Type to search

7 Plants That Keep Insects at Bay


Summer is creeping closer and hopefully this year, we’ll see the sun! As well as battling sunburn, many of us find sharing our gardens with swarms of insects and buzzy critters a nuisance.

How to Keep Pesky Bugs Away

Summer should mean days of endless sunshine, warmer temperatures and hours spent in the garden, relaxing and enjoying it. As well as creating a stunning display of blousy blooms and showy shrubs.

Most gardeners become familiar and used to the array of insects in the garden. Although some are not the gardener’s friend – like the whitefly that devours your cabbages or the greenfly that makes your rose bushes their homes – there are some bugs that are helpful.

The ladybird for example, often the basis for gentle characters in children’s books, feeds off the green and white fly and so a colony of ladybirds is nothing to worry about.

But then there are the buzzing bees, the stinging wasps and the irritating midges that seem to by-pass everyone else and make a beeline for you.

The good news, that chemical-laden repellents and sprays are not the only effective solution. Clever planting around the patio and the garden bench can make a real difference to what is attracted, and which bugs are repelled.

Better still, these seven plants are all easily available. Grow from seed or buy as young plants from the plant nursery.

mint plant


A fragrant plant, its leaves are great for making a homemade mint sauce for the Sunday roast and new potatoes. But it is also a repellent to ants and mice. Ants are not dangerous to human health. Although field mice are cute, you don’t necessarily want them crawling all over your patio furniture. But mint is an aggressive spreader so if you don’t want you whole garden smelling minty fresh, plant it in wooden garden planters instead of the flower border.



Another common, fragrant herb that is used in cooking, especially tomato-based dishes and anything that can attribute its roots to Italy. It also has a range of medical applications as well. But not only that, flies, the bane of our lives in summer, detest this fragrant herb. Flies are not great for human health, spreading disease on everything they land on, so a healthy bunch of basil plants make sense. Water at the roots, and not the leaves for a healthy plant.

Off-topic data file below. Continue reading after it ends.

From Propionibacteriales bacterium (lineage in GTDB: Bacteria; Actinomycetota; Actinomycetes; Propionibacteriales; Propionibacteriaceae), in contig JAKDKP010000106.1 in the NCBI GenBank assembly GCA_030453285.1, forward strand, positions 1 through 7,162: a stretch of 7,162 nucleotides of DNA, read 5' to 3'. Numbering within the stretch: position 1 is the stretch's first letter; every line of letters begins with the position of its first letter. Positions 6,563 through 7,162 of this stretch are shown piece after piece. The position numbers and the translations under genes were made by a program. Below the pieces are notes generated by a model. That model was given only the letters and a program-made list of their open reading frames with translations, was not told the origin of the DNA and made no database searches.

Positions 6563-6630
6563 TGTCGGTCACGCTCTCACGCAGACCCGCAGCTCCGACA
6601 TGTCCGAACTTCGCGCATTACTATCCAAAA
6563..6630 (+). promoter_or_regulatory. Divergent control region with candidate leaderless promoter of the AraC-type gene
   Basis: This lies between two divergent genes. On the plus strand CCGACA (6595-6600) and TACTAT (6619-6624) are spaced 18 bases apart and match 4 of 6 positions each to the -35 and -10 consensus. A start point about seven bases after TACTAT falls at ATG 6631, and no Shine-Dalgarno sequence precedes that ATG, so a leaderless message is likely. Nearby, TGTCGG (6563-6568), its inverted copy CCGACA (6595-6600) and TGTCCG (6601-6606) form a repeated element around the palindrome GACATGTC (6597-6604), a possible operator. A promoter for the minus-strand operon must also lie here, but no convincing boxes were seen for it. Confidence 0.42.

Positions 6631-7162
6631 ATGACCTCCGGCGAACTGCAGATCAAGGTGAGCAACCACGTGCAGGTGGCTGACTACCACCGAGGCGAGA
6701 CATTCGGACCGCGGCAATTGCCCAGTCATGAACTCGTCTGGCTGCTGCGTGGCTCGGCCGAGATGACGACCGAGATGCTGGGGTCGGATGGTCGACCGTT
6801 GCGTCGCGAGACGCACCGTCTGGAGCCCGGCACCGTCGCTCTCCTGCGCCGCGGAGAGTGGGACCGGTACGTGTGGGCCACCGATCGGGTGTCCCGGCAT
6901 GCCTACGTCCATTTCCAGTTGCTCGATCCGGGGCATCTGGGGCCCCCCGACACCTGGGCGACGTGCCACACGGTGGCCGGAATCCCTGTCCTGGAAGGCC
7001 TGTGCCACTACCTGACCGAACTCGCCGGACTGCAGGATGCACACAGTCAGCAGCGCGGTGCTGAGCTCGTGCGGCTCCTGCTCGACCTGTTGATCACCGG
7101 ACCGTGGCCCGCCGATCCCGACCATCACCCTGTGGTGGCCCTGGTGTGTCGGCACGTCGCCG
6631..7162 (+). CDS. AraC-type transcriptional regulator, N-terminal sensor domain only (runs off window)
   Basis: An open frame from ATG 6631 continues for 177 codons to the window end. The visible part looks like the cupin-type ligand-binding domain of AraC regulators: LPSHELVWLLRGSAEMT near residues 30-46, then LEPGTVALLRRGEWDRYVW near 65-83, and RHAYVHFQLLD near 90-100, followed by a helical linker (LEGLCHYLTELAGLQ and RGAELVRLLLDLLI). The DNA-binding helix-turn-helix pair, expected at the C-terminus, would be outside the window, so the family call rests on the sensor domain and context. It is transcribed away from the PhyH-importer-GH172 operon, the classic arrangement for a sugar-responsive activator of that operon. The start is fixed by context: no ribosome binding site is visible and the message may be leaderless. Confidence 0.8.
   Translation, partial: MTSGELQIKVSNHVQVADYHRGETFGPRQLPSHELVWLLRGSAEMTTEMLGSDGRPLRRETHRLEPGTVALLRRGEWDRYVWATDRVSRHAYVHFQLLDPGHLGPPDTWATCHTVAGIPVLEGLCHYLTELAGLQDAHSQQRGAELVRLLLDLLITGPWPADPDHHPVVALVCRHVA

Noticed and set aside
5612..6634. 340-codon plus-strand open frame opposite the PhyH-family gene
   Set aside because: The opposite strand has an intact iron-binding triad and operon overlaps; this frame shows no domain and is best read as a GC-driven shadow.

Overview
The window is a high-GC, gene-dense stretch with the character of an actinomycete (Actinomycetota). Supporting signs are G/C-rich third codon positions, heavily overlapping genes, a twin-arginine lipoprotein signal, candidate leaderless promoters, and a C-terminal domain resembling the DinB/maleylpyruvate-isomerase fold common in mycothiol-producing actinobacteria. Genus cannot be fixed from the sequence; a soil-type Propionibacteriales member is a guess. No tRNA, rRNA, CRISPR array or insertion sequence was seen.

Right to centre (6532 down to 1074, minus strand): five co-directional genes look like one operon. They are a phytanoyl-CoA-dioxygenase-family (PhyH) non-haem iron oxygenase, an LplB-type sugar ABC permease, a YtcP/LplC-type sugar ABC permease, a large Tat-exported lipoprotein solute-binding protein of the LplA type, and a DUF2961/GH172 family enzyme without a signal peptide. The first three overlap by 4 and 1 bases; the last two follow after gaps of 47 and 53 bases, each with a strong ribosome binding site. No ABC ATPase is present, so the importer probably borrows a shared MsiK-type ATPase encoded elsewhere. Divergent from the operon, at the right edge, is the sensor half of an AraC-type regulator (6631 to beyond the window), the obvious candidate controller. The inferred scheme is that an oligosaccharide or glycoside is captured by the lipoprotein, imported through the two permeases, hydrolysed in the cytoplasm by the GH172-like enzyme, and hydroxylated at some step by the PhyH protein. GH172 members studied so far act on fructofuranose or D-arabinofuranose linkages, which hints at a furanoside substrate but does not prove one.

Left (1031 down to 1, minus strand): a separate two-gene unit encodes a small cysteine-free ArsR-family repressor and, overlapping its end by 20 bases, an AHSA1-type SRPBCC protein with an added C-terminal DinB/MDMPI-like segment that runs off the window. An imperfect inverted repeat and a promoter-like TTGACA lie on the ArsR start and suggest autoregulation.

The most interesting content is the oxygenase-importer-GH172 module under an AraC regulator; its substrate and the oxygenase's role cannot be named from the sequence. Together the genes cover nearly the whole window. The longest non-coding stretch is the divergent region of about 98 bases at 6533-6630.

Bay leaves

A bitter plant that releases a delicious fragrance into cooking. Repelling flies, moths, mice, earwigs and roaches, a bay leaf plant is ideal for planting in a container or in the flower border. Dry the leaves and use in winter stews too.



It may make your kitty go crazy, but the greenery of catnip repels bugs. In fact, there are some studies that show catnip could be just as effective as any DEET-containing bug spray, if not more so. But this time, pick a few leaves, squeeze them between your fingers and palms to release the smell onto your hands, rubs all over your arms, forehead, back of your neck or wherever and enjoy your garden without being plagued by bugs!



Sometimes, the simplest and oldest solutions have been forgotten in the midst of time. But one that hasn’t is the bug-repelling talent of Citronella. Used as a fragrance in all kinds of outside accessories, such as candles, torches and insect repellent products, they can be effective but there is no substitute for the real thing. Plant it around the patio edges, in tubs or wherever you sit in your garden.


Lemon Balm

A member of the mint family, you will be familiar with its strong lemon-odour when brushed against. And yes, you’ve guessed it – bugs hate it! Used for all kinds of medicinal applications, from cold sores to digestive issues, plant is near the patio, back door, next to pathways or wherever it is knocked against to release the smell that drives bugs away.

bunch of lavender


Such a relaxing, light scent. Lavender is a gardener’s favourite for releasing its heady scent in the evening air. Cut the scented flowers and gather in small muslin backs to hang in wardrobes, chest of drawers or under your pillow for a summer-time scent in the winter home. But insects don’t like it much. So gather bunches on the windowsills of open windows, as well as planting near seating areas in the garden.


There is no need to rely on chemicals to repel insects – just choose the right plants.

Anna Sharples

Anna is the marketing and office manager for Garden Benches - a premium supplier of high-quality wooden benches and other outdoor furniture.

  • 1